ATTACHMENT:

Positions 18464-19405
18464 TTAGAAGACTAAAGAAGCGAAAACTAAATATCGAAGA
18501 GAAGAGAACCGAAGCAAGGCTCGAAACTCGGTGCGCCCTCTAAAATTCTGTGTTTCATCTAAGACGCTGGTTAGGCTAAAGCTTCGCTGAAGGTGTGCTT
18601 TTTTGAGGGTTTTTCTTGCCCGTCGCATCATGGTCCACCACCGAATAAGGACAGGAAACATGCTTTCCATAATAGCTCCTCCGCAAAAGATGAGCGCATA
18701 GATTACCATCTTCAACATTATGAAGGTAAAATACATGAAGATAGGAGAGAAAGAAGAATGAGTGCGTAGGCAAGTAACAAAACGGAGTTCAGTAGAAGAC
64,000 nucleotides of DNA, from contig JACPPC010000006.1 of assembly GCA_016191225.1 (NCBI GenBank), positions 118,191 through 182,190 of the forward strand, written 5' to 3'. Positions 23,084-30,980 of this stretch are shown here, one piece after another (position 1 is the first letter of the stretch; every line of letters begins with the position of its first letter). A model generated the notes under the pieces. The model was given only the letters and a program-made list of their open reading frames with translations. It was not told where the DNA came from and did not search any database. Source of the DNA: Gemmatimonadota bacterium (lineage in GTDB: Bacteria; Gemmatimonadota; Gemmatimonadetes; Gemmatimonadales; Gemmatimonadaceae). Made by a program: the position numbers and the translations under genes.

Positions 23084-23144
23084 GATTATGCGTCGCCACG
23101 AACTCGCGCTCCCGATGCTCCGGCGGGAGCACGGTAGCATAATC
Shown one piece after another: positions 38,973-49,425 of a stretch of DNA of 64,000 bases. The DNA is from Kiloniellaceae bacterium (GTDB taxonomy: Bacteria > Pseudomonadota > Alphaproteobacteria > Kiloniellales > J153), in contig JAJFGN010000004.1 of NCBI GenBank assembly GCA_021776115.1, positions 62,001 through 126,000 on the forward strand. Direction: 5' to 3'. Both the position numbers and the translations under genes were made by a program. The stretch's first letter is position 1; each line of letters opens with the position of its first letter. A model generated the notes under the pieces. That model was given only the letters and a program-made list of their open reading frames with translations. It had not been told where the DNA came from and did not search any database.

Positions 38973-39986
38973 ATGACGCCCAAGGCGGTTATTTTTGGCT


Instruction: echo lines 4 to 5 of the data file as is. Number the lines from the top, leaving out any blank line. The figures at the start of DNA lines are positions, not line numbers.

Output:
18601 TTTTGAGGGTTTTTCTTGCCCGTCGCATCATGGTCCACCACCGAATAAGGACAGGAAACATGCTTTCCATAATAGCTCCTCCGCAAAAGATGAGCGCATA
18701 GATTACCATCTTCAACATTATGAAGGTAAAATACATGAAGATAGGAGAGAAAGAAGAATGAGTGCGTAGGCAAGTAACAAAACGGAGTTCAGTAGAAGAC